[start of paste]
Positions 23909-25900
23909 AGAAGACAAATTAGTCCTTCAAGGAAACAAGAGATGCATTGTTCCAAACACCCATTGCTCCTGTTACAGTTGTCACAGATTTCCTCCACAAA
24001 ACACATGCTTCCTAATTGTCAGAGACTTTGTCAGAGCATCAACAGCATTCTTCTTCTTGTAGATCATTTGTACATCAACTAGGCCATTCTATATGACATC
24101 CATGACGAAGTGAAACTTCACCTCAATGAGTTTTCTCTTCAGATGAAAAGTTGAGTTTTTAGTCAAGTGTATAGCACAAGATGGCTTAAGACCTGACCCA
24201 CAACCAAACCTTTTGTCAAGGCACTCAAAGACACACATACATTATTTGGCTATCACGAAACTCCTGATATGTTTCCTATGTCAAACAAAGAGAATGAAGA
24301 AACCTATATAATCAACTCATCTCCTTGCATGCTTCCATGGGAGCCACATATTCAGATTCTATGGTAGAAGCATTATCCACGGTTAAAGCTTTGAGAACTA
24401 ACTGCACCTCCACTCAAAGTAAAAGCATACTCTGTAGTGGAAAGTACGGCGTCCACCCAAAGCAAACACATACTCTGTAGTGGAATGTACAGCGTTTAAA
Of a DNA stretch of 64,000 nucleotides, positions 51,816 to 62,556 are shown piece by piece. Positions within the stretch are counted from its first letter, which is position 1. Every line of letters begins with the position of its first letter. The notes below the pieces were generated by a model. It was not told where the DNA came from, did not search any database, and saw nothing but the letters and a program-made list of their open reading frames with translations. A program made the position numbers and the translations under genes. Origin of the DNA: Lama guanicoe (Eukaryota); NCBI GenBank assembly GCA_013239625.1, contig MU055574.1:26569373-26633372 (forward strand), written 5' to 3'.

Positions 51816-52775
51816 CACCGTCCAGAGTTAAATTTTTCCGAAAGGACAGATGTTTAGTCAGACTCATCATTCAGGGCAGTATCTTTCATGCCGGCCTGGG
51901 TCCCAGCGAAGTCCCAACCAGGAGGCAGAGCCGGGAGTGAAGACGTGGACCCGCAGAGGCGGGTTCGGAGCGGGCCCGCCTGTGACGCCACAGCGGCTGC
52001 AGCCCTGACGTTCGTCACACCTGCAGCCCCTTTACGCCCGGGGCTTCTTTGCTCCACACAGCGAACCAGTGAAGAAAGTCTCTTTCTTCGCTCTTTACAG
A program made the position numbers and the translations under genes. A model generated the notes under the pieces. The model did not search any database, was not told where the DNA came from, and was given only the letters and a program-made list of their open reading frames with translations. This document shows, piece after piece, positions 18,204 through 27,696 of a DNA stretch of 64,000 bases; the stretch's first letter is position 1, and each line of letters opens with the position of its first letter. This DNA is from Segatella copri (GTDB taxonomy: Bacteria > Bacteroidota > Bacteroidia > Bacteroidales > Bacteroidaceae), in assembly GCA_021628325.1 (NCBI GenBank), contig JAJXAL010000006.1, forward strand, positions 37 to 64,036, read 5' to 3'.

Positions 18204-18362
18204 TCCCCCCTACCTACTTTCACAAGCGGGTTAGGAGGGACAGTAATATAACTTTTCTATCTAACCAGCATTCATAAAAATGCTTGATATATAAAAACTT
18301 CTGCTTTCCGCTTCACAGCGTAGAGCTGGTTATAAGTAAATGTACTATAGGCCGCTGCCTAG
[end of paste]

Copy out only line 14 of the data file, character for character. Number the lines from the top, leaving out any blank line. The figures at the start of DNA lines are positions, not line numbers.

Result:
Positions 18204-18362